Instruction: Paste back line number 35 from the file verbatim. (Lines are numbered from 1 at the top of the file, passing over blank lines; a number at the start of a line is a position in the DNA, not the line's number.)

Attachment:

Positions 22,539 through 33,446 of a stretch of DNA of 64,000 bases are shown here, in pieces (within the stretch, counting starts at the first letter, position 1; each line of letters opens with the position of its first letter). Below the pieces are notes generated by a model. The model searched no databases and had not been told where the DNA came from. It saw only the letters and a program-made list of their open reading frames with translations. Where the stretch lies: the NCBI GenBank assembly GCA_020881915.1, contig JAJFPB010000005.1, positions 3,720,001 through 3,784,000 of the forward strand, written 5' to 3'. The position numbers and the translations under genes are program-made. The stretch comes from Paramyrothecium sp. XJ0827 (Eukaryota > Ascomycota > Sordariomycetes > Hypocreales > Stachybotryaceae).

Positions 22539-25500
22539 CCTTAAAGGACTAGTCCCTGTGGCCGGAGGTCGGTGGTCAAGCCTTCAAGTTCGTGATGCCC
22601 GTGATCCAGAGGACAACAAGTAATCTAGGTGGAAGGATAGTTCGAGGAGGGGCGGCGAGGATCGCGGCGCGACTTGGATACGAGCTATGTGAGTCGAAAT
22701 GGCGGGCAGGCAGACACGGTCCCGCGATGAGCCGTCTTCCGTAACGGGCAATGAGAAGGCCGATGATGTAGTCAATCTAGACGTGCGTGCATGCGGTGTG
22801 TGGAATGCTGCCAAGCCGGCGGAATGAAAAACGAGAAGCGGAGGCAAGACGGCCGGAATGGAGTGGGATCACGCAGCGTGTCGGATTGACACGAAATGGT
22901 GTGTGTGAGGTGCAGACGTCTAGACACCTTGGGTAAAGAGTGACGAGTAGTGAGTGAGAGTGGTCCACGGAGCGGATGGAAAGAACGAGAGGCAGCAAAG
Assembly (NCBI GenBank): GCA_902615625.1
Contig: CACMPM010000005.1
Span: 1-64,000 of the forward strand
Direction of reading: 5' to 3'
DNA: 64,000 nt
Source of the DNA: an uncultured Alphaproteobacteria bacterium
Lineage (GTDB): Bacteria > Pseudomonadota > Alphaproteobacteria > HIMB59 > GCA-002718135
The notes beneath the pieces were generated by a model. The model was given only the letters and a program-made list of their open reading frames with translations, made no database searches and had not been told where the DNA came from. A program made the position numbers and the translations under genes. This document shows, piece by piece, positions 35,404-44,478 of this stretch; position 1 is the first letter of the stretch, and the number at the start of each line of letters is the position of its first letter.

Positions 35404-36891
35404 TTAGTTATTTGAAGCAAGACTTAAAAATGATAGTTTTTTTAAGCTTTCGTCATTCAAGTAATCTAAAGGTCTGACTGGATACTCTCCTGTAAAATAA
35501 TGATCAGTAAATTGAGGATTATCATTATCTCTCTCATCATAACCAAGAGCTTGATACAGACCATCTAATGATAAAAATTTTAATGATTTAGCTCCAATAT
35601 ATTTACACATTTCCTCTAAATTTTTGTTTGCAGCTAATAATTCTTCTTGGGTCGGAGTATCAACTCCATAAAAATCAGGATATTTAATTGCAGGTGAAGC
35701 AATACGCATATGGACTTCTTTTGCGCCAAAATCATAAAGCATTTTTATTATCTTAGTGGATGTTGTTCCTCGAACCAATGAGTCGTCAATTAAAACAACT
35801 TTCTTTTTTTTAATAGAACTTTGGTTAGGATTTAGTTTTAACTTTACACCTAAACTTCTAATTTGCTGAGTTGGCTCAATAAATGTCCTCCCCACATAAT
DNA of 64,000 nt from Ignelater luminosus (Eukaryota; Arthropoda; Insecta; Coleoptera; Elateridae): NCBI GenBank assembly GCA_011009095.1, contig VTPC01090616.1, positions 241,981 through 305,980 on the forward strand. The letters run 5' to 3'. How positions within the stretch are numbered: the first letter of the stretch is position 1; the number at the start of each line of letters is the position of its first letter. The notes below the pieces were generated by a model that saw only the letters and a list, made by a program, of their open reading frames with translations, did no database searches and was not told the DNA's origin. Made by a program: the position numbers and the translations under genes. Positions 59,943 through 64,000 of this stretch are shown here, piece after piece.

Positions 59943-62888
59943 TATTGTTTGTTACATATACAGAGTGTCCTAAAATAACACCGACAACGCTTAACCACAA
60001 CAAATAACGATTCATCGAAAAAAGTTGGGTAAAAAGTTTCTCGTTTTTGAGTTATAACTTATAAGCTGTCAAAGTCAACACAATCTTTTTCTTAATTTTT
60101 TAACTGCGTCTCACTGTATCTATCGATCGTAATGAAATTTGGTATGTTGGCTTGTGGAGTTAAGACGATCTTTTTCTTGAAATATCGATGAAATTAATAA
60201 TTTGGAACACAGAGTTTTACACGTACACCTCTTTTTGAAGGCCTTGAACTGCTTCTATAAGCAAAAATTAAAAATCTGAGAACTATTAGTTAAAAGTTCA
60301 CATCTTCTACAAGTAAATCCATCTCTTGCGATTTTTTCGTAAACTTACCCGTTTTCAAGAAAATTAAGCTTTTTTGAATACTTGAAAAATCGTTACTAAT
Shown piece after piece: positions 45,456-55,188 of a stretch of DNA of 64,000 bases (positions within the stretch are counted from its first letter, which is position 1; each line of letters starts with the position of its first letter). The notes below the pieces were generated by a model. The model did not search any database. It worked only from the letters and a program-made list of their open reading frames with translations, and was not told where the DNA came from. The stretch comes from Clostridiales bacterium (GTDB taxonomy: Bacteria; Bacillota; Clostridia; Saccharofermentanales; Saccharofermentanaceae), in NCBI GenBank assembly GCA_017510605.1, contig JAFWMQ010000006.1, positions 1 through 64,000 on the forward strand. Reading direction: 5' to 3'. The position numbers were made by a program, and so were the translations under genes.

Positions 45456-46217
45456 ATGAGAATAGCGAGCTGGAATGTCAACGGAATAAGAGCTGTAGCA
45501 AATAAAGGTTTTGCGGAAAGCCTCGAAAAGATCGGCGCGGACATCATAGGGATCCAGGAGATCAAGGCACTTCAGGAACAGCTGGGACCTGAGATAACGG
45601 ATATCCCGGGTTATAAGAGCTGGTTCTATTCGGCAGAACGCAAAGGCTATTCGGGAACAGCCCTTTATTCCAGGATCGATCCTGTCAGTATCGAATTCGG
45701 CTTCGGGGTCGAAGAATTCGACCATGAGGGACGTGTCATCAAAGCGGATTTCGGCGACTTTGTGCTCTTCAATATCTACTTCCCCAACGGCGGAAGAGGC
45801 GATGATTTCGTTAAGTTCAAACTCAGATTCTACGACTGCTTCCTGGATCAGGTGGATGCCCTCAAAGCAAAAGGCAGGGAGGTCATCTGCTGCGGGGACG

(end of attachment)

45801 GATGATTTCGTTAAGTTCAAACTCAGATTCTACGACTGCTTCCTGGATCAGGTGGATGCCCTCAAAGCAAAAGGCAGGGAGGTCATCTGCTGCGGGGACG